Princess Knight, Part One Paperback – Nov 1 2011
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"PRINCESS KNIGHT is regarded a defining masterpiece of the [shojo] genre." - Shojo Beat magazine
"Princess Knight has the structure and feel of a Disney cartoon, which is not surprising, as Tezuka was a big fan of Disney's work. The story has a classic fairy-tale setting, a vaguely European country during the middle ages, with a king and queen, a Royal Guard who are a bunch of bullies, and quaint villages filled with peasants. The characters have the rounded, big-eyed look of classic Disney characters, and the pacing and slapstick humor conjure up such classics as "The Sorcerer's Apprentice."...Still, Tezuka's story seems to have caught the popular imagination in a way that earlier shoujo manga did not." - MTV
About the Author
Osamu Tezuka was born on November 3, 1928, in Osaka. He grew up in an open-minded family exposed to manga and Walt Disney. Having developed an intense understanding of the preciousness of life from his wartime experience, Osamu Tezuka aimed to become a physician and later earned his degree, but ultimately chose the profession he loved best: manga artist and animated film writer.
Tezuka’s work changed the concept of the Japanese cartoon, transforming it into an art form and incorporating a variety of new styles in creating the “story cartoon.” Osamu Tezuka lived out his entire life tirelessly pursuing his efforts, producing more than 150,000 pages of graphic storytelling before his death in 1989.
Top Customer Reviews
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The book itself is in paperback format, and 384 pages long. There are no color pages, and additional content is kept to a minimum. The translation seems to be in top form; I found no glaring errors, and pronouns and such were consistent.
As for the story itself, it is a story well ahead of its time (it was first published in Japan in 1953), combating the sensitive issue of feminism. Quite a few characters are seen protesting the law that the heir to the throne must be male, and one particular scene involves a nurse calling the doctor out on his misogynistic behaviour.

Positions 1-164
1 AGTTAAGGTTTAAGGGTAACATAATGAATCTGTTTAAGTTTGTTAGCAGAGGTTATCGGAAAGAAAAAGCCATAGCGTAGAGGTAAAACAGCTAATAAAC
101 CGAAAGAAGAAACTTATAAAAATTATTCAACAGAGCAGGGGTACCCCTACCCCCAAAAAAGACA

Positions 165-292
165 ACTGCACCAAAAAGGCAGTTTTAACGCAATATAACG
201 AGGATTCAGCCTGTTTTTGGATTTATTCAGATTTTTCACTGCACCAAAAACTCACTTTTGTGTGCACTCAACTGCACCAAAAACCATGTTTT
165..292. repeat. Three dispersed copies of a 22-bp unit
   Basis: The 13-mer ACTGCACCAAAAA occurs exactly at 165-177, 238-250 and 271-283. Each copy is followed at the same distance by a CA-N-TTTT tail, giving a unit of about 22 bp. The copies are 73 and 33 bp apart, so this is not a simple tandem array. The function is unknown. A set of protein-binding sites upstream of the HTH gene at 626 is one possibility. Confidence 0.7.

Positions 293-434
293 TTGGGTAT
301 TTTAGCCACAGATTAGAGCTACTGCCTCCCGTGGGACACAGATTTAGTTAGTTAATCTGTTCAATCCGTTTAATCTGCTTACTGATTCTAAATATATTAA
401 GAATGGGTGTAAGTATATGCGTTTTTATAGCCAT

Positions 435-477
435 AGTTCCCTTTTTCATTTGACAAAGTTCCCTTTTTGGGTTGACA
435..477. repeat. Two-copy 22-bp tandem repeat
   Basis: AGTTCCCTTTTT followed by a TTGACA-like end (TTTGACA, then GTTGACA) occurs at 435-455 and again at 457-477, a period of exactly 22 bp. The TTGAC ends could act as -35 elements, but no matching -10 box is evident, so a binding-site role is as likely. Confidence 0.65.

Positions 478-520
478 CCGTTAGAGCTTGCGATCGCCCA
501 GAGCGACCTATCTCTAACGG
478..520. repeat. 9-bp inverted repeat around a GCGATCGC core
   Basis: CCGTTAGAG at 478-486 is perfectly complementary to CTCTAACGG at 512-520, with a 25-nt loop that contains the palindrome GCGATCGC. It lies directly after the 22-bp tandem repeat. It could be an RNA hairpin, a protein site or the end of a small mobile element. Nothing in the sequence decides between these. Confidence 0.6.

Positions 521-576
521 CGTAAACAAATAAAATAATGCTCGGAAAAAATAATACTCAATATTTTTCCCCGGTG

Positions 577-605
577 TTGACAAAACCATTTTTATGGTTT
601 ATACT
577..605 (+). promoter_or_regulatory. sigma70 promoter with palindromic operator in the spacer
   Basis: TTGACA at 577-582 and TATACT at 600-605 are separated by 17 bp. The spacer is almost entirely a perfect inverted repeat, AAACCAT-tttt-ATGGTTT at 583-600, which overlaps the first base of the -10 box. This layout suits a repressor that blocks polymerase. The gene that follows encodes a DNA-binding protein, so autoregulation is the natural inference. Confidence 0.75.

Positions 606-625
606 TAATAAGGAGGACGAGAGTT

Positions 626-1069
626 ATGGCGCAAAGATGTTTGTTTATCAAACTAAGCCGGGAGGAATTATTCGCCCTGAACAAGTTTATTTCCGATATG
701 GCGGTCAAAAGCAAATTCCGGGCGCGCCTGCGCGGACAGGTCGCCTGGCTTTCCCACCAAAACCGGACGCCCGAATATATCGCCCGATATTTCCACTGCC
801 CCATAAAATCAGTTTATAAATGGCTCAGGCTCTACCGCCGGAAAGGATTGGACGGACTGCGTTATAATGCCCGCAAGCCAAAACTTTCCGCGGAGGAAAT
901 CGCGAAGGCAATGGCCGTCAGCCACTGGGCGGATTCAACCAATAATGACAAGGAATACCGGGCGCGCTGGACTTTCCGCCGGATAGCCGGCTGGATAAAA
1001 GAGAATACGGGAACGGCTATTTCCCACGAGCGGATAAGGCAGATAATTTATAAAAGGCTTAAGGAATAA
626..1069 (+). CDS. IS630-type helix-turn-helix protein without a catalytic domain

The first part tackles the birth and upbringing of Princess Sapphire, born with both a boy heart and a girl heart, and raised as a boy because of a miscommunicated announcement; the identity struggles Sapphire has; her romance with the prince of the neighbouring country: Franz; and ultimately, the Duke's evil plot to have his son Plastic inherit the throne, which succeeds; and Sapphire's struggles to defeat the Duke and convince Franz that she is the girl of his dreams. The first part ends with Sapphire and a newly befriended pirate on their way to the Duke's hunting party so as to ambush him.
Overall, this is a wonderful manga; a timeless classic that should be read by all fans of the medium, and I am so very glad this was finally published in English, because everyone should read this milestone in manga history.
The artwork is one of my most favorite parts of the book, being gorgeously retro and still setting artwork standards, showing that you can have a great plot line AND great artwork at the same time. Even if you're not drawn in by the story, it's still worth it to flip through the volume. On an interesting side note, I've heard that Betty Boop had a sizable influence on Tezuka, which you can definitely see in the artwork for Sapphire. Story-wise, it's fantastic. I will admit that the jumps between chapters can be pretty abrupt, which pushes me out of the story a little, but otherwise it's very good. I couldn't help but read this all the way through, sacrificing valuable sleep hours.
If you're a parent worried about violence or sexuality, no worries. The book is fairly clean. There are people getting hurt and the book does feature some deaths, but it's far from being gratuitous or gory. By today's standards it's squeaky clean.
Overall this is well worth buying for any Tezuka fan or for anyone who just likes a good story.